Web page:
I've been at this writing thing since the age of eight. As a kid, I first learned the word prosaic, a term my mother ascribed to my first work of lyricism. I offer said poem herewith:
Spring is when the flowers bloom.
With snow gone, there's lots of room.
Birds chirping while building their nests.
When mother-bird takes her turn, father-bird rests.
The tip-tap of rainfalls,
the sound of mate calls,
While my mother critiqued the piece, finding nothing poetic in it at all save for the onomatopoeic tip-tap, my third grade teacher, a square-shaped, red-headed battle axe of a woman named Mrs. Angle, held the effort up in front of the class, and read it out loud as though it were coated with honey. I enjoyed an entire week of popularity. Mrs. Angle, having scolded me for daydreaming on my report card, redeemed me by pronouncing me a Writer!
My mother, however, wanted me to try again. And, bless her heart, she was right. But I never did return to that poem, instead, I moved to prose, and never looked back until, in Freshman English at Syracuse, I was asked to write a paper on Eliot's Prufrock. That may have been my first real immersive experience with a body of work, and was cause for another teacher-fawning moment—which, I must admit, I live for.
Junior year, I got derailed from writing. Instead, I took up with science and home economics and became a nutritionist. But all the while, stories stewed inside me. All through my twenties, I scribbled things on scraps of paper, which I often destroyed, thinking that I might die in an accident, and they'd be found, and read! Once out of school, I was at a loss for audience. There were no teachers to embrace me, so what was the point?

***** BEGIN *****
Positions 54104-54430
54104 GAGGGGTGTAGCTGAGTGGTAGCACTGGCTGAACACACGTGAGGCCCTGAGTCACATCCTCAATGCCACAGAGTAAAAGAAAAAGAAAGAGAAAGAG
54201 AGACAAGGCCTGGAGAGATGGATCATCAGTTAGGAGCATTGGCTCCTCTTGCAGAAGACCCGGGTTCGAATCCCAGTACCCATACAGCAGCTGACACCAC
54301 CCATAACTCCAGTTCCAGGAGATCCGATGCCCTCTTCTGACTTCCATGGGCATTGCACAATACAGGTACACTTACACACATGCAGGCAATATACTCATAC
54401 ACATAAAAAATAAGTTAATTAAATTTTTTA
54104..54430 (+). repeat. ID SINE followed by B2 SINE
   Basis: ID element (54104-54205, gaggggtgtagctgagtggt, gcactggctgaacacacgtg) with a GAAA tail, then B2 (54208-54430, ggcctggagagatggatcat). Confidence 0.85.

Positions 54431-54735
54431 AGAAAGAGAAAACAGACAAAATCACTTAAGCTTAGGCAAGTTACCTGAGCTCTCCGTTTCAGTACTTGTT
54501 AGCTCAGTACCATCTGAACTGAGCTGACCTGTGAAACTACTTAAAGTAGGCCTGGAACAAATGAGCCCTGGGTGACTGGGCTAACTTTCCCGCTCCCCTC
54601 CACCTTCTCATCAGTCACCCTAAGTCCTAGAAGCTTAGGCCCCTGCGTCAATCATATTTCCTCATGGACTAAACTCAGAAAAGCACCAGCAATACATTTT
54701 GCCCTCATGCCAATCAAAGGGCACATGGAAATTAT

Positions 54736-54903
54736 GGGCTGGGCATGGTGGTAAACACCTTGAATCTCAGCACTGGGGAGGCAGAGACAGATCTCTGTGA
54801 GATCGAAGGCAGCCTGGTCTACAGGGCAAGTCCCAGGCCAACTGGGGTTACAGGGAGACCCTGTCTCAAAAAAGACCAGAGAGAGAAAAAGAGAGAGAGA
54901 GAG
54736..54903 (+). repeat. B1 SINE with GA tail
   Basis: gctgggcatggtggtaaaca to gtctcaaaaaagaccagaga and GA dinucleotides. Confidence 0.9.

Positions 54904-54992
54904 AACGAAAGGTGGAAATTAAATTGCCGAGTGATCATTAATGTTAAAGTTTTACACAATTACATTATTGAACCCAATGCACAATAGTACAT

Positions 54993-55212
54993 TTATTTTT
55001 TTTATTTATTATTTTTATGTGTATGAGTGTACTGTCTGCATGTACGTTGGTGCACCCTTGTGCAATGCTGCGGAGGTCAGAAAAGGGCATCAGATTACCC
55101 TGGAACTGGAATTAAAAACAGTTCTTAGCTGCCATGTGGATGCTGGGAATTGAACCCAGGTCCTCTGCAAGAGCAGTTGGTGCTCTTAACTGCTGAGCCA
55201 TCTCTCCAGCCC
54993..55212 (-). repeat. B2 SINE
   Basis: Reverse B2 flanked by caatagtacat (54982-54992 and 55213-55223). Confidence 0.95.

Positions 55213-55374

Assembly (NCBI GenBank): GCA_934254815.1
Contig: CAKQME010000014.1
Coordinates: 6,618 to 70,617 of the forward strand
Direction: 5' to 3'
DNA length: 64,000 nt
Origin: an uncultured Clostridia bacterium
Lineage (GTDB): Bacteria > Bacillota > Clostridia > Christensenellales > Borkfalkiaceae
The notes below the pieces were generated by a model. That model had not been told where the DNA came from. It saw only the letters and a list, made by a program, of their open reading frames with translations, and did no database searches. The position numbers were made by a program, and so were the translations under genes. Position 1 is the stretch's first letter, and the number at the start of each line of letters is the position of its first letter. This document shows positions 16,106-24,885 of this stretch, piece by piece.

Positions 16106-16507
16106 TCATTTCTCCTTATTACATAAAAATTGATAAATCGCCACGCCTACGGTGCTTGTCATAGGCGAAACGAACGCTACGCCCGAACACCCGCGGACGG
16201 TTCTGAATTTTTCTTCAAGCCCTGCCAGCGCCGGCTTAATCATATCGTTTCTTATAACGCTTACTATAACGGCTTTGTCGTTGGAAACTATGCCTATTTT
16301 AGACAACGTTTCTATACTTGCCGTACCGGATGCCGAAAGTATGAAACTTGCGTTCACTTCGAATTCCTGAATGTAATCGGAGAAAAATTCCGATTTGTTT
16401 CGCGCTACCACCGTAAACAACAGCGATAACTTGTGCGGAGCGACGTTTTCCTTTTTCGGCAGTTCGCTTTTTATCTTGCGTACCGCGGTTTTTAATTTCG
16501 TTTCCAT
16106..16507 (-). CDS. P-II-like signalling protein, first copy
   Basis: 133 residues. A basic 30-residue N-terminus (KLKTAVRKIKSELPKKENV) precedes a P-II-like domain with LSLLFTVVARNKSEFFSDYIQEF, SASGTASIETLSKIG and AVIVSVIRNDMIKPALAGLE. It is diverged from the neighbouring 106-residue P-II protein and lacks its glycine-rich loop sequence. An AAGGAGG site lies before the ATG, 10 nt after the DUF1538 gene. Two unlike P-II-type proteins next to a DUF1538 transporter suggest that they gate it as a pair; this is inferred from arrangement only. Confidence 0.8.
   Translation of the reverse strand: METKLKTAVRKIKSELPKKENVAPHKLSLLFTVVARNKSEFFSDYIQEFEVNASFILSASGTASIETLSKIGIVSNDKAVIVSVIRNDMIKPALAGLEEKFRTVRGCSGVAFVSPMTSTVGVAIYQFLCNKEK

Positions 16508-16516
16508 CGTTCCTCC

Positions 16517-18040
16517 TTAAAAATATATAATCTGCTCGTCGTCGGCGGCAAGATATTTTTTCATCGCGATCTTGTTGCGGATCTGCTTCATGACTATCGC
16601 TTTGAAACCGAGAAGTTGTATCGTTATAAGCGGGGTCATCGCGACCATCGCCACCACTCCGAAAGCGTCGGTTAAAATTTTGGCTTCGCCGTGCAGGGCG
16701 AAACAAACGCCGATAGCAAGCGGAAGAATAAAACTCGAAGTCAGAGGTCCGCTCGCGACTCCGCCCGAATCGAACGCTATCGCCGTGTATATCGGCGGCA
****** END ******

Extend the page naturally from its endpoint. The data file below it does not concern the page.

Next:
At thirty, as a young widow with two babies and a small pile of cash, I moved to Portland and jumped into the deep end. Teachers or no, I learned how to write for an audience that included myself. I began to submit my stories to journals and to get them published. I won some awards. I went back to school for an MFA and won more awards. But I haven't been able to crack the "book" thing yet, and I've had to admit to myself that part of the problem is that, I'm still wanting to turn that Spring poem into something my mother would like. Which is ridiculous. She's read and liked much of my work. But still.
Last issue, The New Yorker had a brilliant piece by Malcolm Gladwell, Late Bloomers. If you haven't read it, you must. The article tosses around a lot of preconceptions about genius and talent and precocity. One of the most interesting points is based upon research done by an economist from the University of Chicago named David Galenson, who undertook the challenge to disprove assumptions about creativity and age, particularly the idea that poets and artists peak young. What he discovered was that prodigies don't tend to engage in open-ended exploration, and that they are typically concept-driven; they have an idea, and then go for it, rather than painstakingly researching the way many non-prodigies do. In the article, Galenson is quoted as saying, about late bloomers, "Their approach is experimental. Their goals are imprecise, so their procedure is tentative and incremental."
In other words, late bloomers are nerdy, and tend to follow a depth of inquiry ad nauseam. Ergo, they might have a manuscript or two in Rubbermaid tubs in their basements.
So… to all you Late Bloomers out there—never give up!